FDIC APPROVES ASSUMPTION OF INSURED DEPOSITS OF CAPITAL BANK, DOWNEY, CALIFORNIA
FOR IMMEDIATE RELEASE
Andrew Porterfield (714) 442-1131
The Board of Directors of the Federal Deposit Insurance
Corporation has approved the assumption of insured deposits of
Capital Bank, Downey, California, by Landmark Bank, La Habra,
California. At the same time, Landmark Bank entered into a
separate agreement to sell the Capital Bank office in Downey and
certain assets to Commerce National Bank, City of Commerce,
Capital Bank, with total assets of $81.4 million and total
deposits of $76.7 million as of June 16, was closed today by James
E. Gilleran, California Banking Superintendent, and the FDIC was
Customers of the failed bank's five offices will have access
to their accounts as follows:
Only the La Palma branch will reopen as a branch of
Landmark Bank, on Monday, August 29, 1994.
The failed bank's branches in Compton and Cerritos will
not reopen, but customers will have access to their accounts
at the La Palma branch.
Customers of the failed bank's Yorba Linda office will
have access to their deposits at Landmark's Placentia office at 111 East Yorba Linda Blvd., beginning Monday.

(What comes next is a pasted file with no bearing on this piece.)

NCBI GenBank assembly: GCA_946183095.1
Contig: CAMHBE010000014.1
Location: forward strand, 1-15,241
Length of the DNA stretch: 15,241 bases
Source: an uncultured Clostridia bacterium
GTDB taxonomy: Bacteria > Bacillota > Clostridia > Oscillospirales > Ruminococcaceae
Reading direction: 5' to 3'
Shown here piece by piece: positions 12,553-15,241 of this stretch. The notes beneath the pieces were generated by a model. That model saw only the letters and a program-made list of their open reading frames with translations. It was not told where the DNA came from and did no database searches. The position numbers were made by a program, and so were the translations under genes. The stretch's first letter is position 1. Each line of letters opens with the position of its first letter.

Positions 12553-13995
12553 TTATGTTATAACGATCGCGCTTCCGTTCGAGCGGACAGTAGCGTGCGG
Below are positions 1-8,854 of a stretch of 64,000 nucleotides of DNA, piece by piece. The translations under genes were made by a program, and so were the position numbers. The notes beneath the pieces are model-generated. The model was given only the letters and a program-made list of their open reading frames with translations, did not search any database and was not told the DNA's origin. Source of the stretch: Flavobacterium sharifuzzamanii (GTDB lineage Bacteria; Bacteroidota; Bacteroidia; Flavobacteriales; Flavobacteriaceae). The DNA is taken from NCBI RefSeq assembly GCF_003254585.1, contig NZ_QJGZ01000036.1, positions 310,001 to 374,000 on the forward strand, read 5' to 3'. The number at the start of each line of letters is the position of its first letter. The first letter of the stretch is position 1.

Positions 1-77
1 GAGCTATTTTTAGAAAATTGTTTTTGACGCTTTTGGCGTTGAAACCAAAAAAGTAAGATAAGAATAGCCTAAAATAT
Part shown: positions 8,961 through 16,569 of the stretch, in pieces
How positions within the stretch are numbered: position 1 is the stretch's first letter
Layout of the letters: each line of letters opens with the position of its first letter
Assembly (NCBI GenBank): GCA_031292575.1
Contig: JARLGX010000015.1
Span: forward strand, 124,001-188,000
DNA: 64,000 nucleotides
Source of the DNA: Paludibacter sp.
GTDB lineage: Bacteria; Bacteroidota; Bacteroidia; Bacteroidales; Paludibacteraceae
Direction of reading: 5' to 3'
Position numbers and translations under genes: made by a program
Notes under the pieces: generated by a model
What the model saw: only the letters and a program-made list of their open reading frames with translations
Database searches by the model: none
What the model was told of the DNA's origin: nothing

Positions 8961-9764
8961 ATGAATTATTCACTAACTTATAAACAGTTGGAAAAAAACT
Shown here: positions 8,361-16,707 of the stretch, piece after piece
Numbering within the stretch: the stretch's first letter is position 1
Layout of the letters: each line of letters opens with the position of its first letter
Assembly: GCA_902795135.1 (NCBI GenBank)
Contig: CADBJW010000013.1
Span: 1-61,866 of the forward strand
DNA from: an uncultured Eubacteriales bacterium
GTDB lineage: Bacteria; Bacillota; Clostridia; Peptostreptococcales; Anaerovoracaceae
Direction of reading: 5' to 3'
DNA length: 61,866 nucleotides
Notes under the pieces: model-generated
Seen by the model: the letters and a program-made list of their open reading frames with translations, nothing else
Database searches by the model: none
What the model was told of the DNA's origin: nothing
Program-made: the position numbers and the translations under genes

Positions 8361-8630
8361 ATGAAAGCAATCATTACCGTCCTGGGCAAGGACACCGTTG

The failed bank's office in Downey will reopen on Monday,
August 29, as a branch of Commerce National Bank.
The failed bank's insured depositors will automatically become
depositors of the assuming banks.
Landmark Bank will assume about $42.1 million in about 9,800
deposit accounts, and Commerce National will assume about $30.5
million in about 2,900 accounts. At the time the bank failed,
about $4.2 million in 173 accounts exceeded the federal insurance
limit of $100,000 and will not be assumed by Landmark and Commerce.
The FDIC Board of Directors also voted to make a prompt
advance payment to uninsured depositors equal to 70 percent of
uninsured claims. Uninsured depositors can call an FDIC claims
agent at (310) 923-4526 beginning Monday, August 29, 1994, to
Landmark Bank will pay a premium of $266,000 for the right to
receive the failed bank's deposits. Both banks will purchase $43.9
million of the failed bank's assets.
The Board of Directors approved the deposit assumption under
its authority to do so whenever it determines that such a
transaction will reduce the potential loss to the FDIC. The FDIC
notes that its claim on recoveries from the sale of the failed
bank's assets will have priority over non-depositor creditors of
the failed bank.